NEW YORK — It could be the beginning of the end for debit card rewards.
The rewards programs for debit cards typically aren’t as rich or as popular as those linked to credit cards, and now there’s reason to believe they never will be. As of Feb. 8, Chase says it will close off enrollment for its debit rewards. The program will only continue for those who are already enrolled as of that date.
Chase says the decision is the result of new regulations that limit how much banks can earn from checking accounts.
Banks collect fees from merchants whenever customers use their debit cards to pay for purchases. The fees are a set portion of the purchase amount, typically about 1 percent.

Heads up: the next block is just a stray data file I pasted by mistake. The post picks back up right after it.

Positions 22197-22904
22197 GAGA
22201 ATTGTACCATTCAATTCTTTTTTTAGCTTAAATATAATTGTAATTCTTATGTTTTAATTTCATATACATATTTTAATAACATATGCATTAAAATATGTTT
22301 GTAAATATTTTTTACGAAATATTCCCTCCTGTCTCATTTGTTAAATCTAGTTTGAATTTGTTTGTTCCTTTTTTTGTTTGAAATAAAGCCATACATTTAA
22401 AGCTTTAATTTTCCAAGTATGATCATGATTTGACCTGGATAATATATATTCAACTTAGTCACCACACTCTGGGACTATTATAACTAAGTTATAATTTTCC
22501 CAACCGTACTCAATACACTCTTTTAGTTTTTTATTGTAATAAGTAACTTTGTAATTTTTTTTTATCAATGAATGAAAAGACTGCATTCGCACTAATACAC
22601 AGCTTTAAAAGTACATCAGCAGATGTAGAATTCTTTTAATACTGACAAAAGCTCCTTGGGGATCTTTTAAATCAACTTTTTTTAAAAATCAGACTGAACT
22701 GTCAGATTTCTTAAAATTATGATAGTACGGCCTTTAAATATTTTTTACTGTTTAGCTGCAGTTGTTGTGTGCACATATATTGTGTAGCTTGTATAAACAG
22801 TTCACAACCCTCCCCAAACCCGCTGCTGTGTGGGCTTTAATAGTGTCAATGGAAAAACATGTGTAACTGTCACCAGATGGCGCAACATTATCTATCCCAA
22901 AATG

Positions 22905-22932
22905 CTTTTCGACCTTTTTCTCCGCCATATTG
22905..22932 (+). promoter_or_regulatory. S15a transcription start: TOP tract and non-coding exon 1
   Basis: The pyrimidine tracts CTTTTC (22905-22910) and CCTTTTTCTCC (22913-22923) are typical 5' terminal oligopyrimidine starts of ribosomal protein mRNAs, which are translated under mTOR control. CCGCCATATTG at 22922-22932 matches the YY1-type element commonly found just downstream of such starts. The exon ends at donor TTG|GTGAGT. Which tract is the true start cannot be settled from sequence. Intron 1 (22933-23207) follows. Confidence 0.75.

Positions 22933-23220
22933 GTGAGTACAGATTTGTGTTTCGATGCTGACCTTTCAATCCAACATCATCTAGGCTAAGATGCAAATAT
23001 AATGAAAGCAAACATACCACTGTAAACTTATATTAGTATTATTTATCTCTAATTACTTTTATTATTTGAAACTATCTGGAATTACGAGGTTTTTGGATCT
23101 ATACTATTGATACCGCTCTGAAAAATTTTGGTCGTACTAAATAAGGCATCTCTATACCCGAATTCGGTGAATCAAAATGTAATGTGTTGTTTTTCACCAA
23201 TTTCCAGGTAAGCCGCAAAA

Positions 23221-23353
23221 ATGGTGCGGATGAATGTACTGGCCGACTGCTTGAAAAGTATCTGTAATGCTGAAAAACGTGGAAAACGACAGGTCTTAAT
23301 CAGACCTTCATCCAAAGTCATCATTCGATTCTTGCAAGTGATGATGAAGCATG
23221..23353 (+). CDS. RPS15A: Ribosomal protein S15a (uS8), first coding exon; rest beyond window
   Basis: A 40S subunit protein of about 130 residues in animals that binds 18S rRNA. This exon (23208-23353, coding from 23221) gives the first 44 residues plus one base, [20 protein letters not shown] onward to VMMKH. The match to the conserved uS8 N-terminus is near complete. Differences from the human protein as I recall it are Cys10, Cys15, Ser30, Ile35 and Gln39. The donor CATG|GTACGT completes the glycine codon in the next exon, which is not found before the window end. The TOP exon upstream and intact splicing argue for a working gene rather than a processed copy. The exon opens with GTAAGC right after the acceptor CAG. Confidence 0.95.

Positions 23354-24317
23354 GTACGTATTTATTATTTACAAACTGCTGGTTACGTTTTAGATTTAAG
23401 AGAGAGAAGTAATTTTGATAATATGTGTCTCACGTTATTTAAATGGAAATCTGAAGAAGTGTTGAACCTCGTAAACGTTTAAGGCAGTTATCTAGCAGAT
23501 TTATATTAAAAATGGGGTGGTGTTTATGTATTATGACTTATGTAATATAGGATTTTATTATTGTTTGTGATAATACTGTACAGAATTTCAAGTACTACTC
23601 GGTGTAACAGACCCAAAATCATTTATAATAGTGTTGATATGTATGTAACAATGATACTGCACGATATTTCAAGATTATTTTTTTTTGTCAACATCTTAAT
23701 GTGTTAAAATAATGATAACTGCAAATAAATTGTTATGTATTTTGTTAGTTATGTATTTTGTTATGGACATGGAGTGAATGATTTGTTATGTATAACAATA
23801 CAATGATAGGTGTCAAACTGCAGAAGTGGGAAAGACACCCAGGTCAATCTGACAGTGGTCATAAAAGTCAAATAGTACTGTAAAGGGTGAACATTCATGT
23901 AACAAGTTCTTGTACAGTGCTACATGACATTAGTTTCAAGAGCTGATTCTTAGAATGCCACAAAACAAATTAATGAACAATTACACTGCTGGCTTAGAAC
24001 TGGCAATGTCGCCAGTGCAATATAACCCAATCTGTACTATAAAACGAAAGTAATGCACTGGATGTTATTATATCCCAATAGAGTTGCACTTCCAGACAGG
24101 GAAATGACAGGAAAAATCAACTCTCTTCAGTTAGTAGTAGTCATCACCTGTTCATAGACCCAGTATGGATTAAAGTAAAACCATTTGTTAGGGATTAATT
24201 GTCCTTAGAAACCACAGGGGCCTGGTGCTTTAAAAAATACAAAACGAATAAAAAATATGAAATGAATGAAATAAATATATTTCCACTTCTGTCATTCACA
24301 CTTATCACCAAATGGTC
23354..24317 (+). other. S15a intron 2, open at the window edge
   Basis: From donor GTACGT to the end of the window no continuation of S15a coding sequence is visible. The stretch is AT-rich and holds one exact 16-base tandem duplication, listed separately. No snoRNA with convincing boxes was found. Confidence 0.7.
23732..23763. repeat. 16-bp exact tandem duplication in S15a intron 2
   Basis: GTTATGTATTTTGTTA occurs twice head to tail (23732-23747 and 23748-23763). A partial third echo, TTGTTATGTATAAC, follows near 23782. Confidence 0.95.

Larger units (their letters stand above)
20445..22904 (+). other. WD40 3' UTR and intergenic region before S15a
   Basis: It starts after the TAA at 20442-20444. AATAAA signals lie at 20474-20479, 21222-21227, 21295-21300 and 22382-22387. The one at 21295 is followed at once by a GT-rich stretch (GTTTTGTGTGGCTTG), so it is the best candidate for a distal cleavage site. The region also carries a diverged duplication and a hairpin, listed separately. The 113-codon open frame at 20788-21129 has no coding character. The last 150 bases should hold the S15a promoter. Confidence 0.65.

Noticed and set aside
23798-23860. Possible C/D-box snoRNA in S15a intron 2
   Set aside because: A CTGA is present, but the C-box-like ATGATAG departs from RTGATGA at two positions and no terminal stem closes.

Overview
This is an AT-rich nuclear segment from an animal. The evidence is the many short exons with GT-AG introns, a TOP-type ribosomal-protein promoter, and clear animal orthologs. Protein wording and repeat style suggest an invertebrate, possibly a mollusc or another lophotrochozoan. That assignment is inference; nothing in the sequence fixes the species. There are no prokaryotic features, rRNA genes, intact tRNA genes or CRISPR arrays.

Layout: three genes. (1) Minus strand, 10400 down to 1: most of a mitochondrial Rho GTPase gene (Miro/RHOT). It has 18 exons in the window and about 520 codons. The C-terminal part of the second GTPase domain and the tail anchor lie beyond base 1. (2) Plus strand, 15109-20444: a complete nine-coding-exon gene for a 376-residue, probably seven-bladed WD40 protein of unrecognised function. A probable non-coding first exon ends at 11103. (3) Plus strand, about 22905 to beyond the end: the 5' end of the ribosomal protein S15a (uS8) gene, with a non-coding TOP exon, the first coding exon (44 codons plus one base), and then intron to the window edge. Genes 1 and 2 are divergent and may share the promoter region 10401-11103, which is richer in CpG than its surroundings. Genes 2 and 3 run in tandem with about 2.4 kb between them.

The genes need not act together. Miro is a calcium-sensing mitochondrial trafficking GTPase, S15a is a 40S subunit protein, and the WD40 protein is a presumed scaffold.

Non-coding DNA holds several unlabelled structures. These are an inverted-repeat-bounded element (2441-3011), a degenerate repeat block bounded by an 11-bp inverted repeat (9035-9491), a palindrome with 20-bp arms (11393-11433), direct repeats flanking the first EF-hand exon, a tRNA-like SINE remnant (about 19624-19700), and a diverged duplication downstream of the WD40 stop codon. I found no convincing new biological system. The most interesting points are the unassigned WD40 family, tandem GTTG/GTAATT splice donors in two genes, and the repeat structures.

As part of the sweeping financial overhaul last year, however, the Federal Reserve has proposed a cap that could slash the billions of dollars in fee income for banks by up to 70 percent. The Fed is still accepting comments, but a cap on the fees is expected to go into effect by this summer.
Analysts say the reduced profits will prompt banks to end or curb their debit rewards programs. Now Chase is doing just that. Bank of America, Citi, and Wells Fargo say they haven’t yet decided on any changes to their programs.